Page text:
Urban gardener: Any old rubbish?
Saturday 01 December 2007
Please copy or cut this out and deliver to your neighbour(s) if you find yourself in a similar situation to my own:
As you may know we have an allotment/ vegetable patch. Some of you may even have profited from the odd glut of beans, marrows and rhubarb. If you haven't received anything, apologies. Perhaps you were out when we rang.
Usually, around this time of year we spread compost, a thick blanket of it over bare beds and around fruit trees to suppress weeds and stop nutrients from being washed away from our sandy soil.
We were hoping to reduce our need for compost this year by using "green manure". This is a method of returning nutrients to the soil by locking them in plants such as red clover and buckwheat (sown in summer between crops) and Hungarian rye (sown in the autumn on bare ground). However, the wet summer welcomed slugs and snails to the allotment, which grazed on just about everything we tried to grow, including ... yes you've guessed it, our green manure. Iain Tolhurst, of the Hardwick Estate in Oxfordshire, warned me that it might be difficult to achieve success on a small scale, especially if we are not there all the time to police it. He was right. So now I'm resigned to spreading a thick (3in) mulch of compost and to let our healthy worm population do most of the work.
"Exactly why are you telling me all this?" must have crossed your mind by now, so I'll cut to the chase. The problem is that we rarely generate enough compost to fulfil our needs and so we have to import it. This is frustrating as not only does it cost money but we cannot be sure that what we are buying is organic. So we're wondering - if you don't have a compost heap and have no intention of creating one - can you help us?
We would like all your vegetable waste (not cooked food), grass clippings and any soft green waste from the garden. If you could collect kitchen waste in a plastic bin with a lid and grass clippings/garden waste in heavy-duty plastic bags, we could collect it, say, once a week or whenever suits you. We would then clean and return it. The result of the collaboration (we hope) is that we'll be able to produce a lot more compost and, with luck and a little effort, more delicious produce than ever before - while you will have a clear conscience and occasionally benefit (no promises you understand, but you might even get raspberries next year) whenever we produce more than we can eat.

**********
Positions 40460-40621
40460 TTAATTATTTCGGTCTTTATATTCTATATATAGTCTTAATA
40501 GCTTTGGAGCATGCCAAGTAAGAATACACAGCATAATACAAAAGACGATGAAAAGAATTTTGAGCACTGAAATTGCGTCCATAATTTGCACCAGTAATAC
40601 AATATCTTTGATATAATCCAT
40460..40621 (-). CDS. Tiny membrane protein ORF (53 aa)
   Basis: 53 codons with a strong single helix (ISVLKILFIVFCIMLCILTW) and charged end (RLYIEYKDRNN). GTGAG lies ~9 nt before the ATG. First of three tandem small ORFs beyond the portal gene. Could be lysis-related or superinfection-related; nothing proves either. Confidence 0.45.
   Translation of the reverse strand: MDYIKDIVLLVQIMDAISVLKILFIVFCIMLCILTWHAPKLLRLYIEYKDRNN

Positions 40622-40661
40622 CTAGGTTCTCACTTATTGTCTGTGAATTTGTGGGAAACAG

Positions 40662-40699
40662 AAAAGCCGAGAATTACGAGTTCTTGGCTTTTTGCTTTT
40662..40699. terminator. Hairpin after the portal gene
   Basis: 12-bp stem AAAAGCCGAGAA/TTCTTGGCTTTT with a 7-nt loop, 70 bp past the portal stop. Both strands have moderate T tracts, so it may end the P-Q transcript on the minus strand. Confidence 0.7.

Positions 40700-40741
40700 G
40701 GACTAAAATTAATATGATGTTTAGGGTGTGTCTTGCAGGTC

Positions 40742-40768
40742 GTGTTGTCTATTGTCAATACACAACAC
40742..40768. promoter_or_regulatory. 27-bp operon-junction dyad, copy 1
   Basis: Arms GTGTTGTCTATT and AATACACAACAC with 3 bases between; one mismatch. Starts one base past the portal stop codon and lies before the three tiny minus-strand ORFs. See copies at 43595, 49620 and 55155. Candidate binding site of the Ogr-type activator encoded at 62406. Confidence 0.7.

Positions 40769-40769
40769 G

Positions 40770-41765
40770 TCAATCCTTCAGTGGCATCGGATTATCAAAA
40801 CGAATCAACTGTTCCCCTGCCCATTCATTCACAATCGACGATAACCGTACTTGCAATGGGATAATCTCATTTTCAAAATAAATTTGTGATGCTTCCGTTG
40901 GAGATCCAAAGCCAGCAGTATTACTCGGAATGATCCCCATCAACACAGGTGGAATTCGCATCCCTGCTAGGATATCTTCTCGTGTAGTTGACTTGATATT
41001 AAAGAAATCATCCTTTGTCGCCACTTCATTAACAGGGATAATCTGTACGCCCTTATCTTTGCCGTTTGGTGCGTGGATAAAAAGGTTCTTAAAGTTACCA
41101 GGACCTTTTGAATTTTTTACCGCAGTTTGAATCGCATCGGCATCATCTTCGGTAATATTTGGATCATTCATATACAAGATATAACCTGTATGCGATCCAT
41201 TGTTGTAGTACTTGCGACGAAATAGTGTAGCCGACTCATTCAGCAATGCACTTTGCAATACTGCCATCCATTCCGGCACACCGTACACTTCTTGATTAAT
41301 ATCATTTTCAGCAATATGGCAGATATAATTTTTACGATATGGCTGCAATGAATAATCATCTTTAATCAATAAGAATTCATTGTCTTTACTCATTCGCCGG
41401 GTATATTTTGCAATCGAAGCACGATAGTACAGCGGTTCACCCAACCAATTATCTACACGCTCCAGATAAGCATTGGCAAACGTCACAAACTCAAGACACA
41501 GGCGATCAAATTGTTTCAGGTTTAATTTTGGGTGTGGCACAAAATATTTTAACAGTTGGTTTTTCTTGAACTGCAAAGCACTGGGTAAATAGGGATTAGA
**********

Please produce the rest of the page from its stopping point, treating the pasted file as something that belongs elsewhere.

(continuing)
The important thing to remember is that there are some things we can't take. Evergreen leaves, large twigs, branches, plastic and glass just don't make good compost. Worms, woodlice and microscopic organisms also find tin foil, chicken wire and concrete particularly indigestible. Pernicious weeds (bindweed, couch grass, ground elder, Japanese knotweed, Himalayan balsam, etc) are also a big problem for us and will simply result in an unreasonable response on our part - like pushing them back through your letterbox. This may sound a touch ungrateful but if you haven't the time or inclination to sort your waste then this mutually beneficial arrangement will never get off the ground.
If it does work then we all benefit (keep thinking about the raspberries). My bet is that most gardeners never produce as much compost as they'd like and there are just as many non-gardeners who would like to recycle their waste but don't have the space or the motivation to do so. Currently we supplement our needs with around three cubic metres of spent mushroom compost each year and therefore need to treble our output of home-made compost. A tall order? Maybe, but we won't know unless we try. So if you like the idea of the raspberries - heck we'll even throw in some beetroot too - we'd be delighted to hear from you.
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